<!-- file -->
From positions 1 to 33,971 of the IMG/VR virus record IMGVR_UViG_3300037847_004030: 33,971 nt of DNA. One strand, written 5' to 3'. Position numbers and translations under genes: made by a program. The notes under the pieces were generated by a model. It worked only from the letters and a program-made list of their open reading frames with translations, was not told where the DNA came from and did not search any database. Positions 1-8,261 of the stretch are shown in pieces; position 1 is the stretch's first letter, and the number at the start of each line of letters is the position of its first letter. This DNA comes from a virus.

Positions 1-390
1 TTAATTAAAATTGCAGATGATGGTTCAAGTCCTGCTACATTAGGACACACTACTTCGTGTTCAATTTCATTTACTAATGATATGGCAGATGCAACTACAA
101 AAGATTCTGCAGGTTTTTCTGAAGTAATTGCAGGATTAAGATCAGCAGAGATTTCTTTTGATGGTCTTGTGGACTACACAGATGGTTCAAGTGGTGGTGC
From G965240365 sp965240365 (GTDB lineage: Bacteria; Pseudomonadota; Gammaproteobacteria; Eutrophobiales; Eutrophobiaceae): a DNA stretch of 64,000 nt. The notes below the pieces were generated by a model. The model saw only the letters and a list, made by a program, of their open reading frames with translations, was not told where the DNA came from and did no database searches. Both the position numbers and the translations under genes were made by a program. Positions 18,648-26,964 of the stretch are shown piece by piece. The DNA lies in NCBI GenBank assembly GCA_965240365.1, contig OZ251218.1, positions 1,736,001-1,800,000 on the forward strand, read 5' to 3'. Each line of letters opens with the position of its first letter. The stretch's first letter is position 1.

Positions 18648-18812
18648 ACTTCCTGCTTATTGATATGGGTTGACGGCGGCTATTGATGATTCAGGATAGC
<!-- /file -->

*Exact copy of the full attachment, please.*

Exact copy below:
From positions 1 to 33,971 of the IMG/VR virus record IMGVR_UViG_3300037847_004030: 33,971 nt of DNA. One strand, written 5' to 3'. Position numbers and translations under genes: made by a program. The notes under the pieces were generated by a model. It worked only from the letters and a program-made list of their open reading frames with translations, was not told where the DNA came from and did not search any database. Positions 1-8,261 of the stretch are shown in pieces; position 1 is the stretch's first letter, and the number at the start of each line of letters is the position of its first letter. This DNA comes from a virus.

Positions 1-390
1 TTAATTAAAATTGCAGATGATGGTTCAAGTCCTGCTACATTAGGACACACTACTTCGTGTTCAATTTCATTTACTAATGATATGGCAGATGCAACTACAA
101 AAGATTCTGCAGGTTTTTCTGAAGTAATTGCAGGATTAAGATCAGCAGAGATTTCTTTTGATGGTCTTGTGGACTACACAGATGGTTCAAGTGGTGGTGC
From G965240365 sp965240365 (GTDB lineage: Bacteria; Pseudomonadota; Gammaproteobacteria; Eutrophobiales; Eutrophobiaceae): a DNA stretch of 64,000 nt. The notes below the pieces were generated by a model. The model saw only the letters and a list, made by a program, of their open reading frames with translations, was not told where the DNA came from and did no database searches. Both the position numbers and the translations under genes were made by a program. Positions 18,648-26,964 of the stretch are shown piece by piece. The DNA lies in NCBI GenBank assembly GCA_965240365.1, contig OZ251218.1, positions 1,736,001-1,800,000 on the forward strand, read 5' to 3'. Each line of letters opens with the position of its first letter. The stretch's first letter is position 1.

Positions 18648-18812
18648 ACTTCCTGCTTATTGATATGGGTTGACGGCGGCTATTGATGATTCAGGATAGC